One of the engines of Space Launch System rocket finished fire test in NASA Stennis research facility.
It was pre-used engine #0528, which was last tested on 2009; according to Steve Wofford, manager of the SLS Liquid Engines Office at Marshall Space Flight Center in Alabama (interview published on Nasaspaceflight.com), it was seventh major RS-25 fire test and second necessary to finish certification procedure. Last test, with 2059 engine, was also conducted in Stennis on A-1 stand on March 2016, but it was not part of the certification process. First test which started certification was performed on August 2015, with engine #0525. According to (interview published on NASASpaceflight.com) Steve Wofford, manager of the SLS Liquid Engines Office at Marshall Space Flight Center in Alabama:
“This test series is a continuation of the broader objectives of the series from last year, and that is basically certifying the engine to the new start and run conditions on SLS versus what it was on Shuttle, [such as] different propellant inlet conditions.”
It is worth to remind that test from August 2015 and March 2016 both had similar objective: testing functionality and performance of new engine controller, which is crucial part of process of adopting RS-25 engines to SLS. Another part tested yesterday was ablative insulation of the nozzles designed to protect this important parts from heat generated by boosters and aft separation motors of SLS.
Yesterday’s test was divided into two phases. First which was planned to last for 277 s was covering generating 109% of power and second planned for 268 s to use 80% of engine’s power. But according to official statement by John C. Stennis Space Center, it was ended earlier than originally planned:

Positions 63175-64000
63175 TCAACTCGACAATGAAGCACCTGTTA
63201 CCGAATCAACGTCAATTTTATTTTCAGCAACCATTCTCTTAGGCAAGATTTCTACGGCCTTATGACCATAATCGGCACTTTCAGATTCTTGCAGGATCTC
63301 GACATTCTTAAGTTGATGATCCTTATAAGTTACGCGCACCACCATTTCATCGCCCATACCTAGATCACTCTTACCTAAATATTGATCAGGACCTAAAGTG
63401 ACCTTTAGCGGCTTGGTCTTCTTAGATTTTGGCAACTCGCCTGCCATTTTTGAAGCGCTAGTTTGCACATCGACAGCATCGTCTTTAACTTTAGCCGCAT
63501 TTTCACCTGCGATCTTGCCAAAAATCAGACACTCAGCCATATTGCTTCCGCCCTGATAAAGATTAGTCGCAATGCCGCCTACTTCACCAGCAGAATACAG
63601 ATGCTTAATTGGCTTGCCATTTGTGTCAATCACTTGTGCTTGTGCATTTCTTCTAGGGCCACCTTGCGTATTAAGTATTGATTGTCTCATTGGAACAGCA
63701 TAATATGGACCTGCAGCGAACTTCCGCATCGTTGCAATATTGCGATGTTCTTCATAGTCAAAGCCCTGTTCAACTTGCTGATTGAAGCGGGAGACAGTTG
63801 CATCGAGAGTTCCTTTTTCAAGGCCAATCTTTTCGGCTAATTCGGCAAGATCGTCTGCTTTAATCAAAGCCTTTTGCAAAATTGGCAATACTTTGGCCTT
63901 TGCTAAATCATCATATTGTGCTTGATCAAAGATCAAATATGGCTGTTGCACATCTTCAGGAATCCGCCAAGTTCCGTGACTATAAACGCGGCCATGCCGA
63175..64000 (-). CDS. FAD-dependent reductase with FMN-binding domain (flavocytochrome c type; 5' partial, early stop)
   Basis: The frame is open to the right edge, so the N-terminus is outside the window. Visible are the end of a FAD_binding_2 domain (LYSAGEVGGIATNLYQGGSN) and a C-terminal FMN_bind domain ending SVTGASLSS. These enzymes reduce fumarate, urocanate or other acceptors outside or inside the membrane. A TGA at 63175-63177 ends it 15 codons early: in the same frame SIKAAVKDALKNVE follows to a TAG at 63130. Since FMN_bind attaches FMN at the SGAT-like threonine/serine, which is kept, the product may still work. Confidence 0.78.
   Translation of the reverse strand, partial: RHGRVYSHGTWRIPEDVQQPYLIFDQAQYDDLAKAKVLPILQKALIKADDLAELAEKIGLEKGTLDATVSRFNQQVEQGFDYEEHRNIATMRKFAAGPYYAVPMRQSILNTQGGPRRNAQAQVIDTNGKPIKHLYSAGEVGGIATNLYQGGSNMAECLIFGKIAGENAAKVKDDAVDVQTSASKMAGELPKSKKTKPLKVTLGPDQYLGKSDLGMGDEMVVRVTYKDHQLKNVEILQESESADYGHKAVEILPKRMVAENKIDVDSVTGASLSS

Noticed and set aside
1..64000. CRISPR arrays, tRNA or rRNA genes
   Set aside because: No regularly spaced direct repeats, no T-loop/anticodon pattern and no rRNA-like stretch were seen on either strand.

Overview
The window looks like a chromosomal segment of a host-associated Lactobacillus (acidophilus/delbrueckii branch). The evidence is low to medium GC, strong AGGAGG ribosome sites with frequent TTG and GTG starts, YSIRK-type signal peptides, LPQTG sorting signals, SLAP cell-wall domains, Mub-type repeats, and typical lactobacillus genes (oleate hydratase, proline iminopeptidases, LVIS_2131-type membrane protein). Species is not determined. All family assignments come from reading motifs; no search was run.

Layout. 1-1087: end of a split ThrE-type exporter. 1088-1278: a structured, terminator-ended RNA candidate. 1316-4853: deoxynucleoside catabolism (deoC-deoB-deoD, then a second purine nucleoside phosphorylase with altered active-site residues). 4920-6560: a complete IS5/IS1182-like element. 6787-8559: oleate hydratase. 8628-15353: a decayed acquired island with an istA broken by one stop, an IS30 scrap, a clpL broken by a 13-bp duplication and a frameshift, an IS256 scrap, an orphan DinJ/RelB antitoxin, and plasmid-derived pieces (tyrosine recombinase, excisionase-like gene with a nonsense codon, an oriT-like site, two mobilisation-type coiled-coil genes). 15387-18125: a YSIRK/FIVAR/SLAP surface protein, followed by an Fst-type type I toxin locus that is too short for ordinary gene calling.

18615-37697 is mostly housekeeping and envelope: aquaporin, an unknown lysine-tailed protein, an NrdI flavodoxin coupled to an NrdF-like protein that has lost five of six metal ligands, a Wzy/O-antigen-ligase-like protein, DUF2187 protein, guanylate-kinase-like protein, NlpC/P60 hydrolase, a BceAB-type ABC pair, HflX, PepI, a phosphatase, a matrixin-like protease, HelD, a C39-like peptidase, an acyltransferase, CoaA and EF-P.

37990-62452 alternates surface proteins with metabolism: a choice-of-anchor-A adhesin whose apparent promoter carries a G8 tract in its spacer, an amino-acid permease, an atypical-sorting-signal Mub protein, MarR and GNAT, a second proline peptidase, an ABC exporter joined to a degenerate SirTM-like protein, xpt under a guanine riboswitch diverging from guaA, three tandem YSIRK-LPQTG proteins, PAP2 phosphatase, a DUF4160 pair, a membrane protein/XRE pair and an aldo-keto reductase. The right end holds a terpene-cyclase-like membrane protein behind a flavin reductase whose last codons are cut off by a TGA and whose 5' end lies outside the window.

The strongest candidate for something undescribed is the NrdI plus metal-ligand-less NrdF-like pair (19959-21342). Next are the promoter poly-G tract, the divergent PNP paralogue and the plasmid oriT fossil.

“Today at 5:57 p.m. (CST) RS-25 developmental engine number 0528 initiated a test firing. There was a minor issue with the test stand that triggered an early shutdown of the test. The test systems in place responded properly by shutting down the test in an orderly fashion.”
All parameters before interrupting were nominal and in general test was described as “successful in 80%”. Investigation on reasons of shutting down pointed that problem was generated by faulty connector between cable and one of accelerometers utilized by Advanced Health Management System (AHMS was designed in 2004 as cooperation of Boeing-Canoga Park and NASA-Marshall Space Flight Center to help in detecting engine anomalies during Space Shuttle missions and it is part of the RS-25). System decided to shut down engine basing on wrong data from affected accelerometer. In spite of problems with connector, new controller and insulation were working as it was predicted. RS-25 will be again tested in Stennis three times in 2016 and twice in 2017, but for the moment it seems that there are no major problems with adopting engines to new vehicle.
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